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Journal of Cold War Studies 1.1 (1999) 117-119

Book Review

Imperial Overstretch: Germany in Soviet Policy from Stalin to Gorbachev

Hannes Adomeit, Imperial Overstretch: Germany in Soviet Policy from Stalin to Gorbachev (Baden-Baden: Nomos Verlagsgesellschaft, 1998), 609 pp.

Mikhail Gorbachev's acceptance of German unification and of a united Germany's inclusion in the North Atlantic Treaty Organization (NATO) both symbolized and rendered permanent the end of the Cold War and the collapse of Communism in Eastern Europe. By conceding these two issues, Gorbachev and his advisers acquiesced in something that had always been portrayed as sheer anathema to the Soviet Union: a renascent, powerful Germany fully ensconced in the Western camp. Although Gorbachev is still lionized in the West for these concessions, he has been sharply criticized at home both because he agreed to German unification and because he "sold" it too cheaply.

Scholars are still wrestling with how to conceptualize and interpret Gorbachev's policies. Was there some grand design behind his "new political thinking," or was it, as some have argued, a pragmatic "diplomacy of decline"? Did Gorbachev have a foreign policy plan, or did he merely react to events that increasingly spun out of control? When it was all over, what was the Soviet Union's East European "empire" really worth if it ultimately brought down the Soviet system itself? Hannes Adomeit sets out to answer both the broader questions of empire and the narrower issue of German unification in his new book, which draws extensively on East German archives and is also based on interviews with some of Gorbachev's advisers and on memoirs by former Soviet officials. The book covers the entire postwar period through the unification of Germany.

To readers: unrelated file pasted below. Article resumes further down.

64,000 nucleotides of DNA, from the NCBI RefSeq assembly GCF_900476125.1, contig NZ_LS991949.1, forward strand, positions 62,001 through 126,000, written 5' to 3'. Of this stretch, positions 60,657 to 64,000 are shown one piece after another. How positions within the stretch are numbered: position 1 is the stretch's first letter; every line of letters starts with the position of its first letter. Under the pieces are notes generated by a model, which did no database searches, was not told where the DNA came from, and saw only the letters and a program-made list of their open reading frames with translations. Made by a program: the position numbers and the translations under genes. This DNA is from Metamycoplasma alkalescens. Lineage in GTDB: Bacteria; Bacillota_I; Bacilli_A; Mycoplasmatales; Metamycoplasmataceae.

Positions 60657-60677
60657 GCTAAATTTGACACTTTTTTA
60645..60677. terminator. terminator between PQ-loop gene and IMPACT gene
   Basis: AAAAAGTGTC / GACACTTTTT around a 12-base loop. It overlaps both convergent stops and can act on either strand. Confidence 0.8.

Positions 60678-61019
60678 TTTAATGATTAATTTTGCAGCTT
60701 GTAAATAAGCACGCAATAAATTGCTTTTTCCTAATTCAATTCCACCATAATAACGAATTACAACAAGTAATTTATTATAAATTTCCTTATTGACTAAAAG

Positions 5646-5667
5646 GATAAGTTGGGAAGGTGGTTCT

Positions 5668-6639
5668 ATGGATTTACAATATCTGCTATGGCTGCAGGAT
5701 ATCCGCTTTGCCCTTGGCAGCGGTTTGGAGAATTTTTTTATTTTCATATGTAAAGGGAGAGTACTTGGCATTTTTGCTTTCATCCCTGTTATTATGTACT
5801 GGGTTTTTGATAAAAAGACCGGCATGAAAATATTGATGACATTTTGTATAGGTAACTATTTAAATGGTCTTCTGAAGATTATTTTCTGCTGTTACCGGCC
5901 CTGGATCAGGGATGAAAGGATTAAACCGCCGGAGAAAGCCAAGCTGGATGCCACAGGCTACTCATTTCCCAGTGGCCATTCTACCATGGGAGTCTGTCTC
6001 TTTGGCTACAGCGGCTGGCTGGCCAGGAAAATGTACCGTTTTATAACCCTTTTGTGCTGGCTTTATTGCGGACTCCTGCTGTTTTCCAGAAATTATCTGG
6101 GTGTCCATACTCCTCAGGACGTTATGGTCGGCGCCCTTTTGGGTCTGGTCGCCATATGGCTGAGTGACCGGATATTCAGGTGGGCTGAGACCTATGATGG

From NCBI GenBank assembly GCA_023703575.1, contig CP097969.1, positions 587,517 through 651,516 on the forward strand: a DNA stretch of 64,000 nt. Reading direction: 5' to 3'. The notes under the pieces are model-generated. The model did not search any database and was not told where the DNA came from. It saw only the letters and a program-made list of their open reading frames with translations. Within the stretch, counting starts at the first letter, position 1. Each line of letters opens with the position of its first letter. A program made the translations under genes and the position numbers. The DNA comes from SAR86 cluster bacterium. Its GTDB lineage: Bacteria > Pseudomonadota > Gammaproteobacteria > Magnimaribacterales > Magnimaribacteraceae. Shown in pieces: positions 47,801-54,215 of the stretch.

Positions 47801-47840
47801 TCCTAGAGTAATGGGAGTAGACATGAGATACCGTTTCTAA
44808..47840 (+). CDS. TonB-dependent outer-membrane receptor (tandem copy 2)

The initial discussion of theories of empire raises the perennial debate in Soviet studies--namely, the relevance, if any, of political science theories, which were largely derived by Western academics from the Western experience, for the Soviet system. Was the Soviet Union a sui generis case that should be studied for its own sake (since it explicitly claimed to be an anti-imperial country), or was its East European empire--in many ways perceived as an extension of the Soviet Union itself--similar to previous territorially contiguous empires? Adomeit's review of the literature explores a variety of theories--metrocentric, pericentric, systemic, structural, and transnational--and concludes that one must integrate several different theories to derive a useful explanatory framework. He briefly returns to these conceptual issues in the last pages of the book.

The richness of Adomeit's book lies in the complex tapestry it weaves as it delves into the minutiae of Soviet views of Germany and the Soviet Union's ties with its [End Page 117] "fictional" East German ally. The archives may not radically change our understanding of how the Soviet empire functioned; but, as Adomeit shows, they reveal how difficult it was for the Soviet Communist authorities to deal with their comrades in the German Democratic Republic (GDR), in spite of Walter Ulbricht's and Erich Honecker's dependence on Moscow's political and economic largesse. Adomeit also highlights the Soviet Union's key dilemma regarding the stability of the East German state. On the one hand, from the very inception of the GDR, "the Soviet leaders were perfectly well aware of the main problems of imperial control in Germany. The GDR lacked legitimacy. There was a tremendous outflow of people. Politically, the regime was unstable. It could be kept in power only by the presence of Soviet forces" (p. 99). Adomeit cites a variety of communications between Soviet leaders (Nikita Khrushchev and Leonid Brezhnev) and East German leaders (Ulbricht and Honecker) that illustrate this point.

On the other hand, after the Berlin Wall was built, the Soviet leadership acted as if the GDR did enjoy a certain degree of legitimacy. Moreover, under Gorbachev it became clear that despite Moscow's realization that the GDR was unstable, the Soviet Union never made any plans to deal with a situation in which the authority of the East German...

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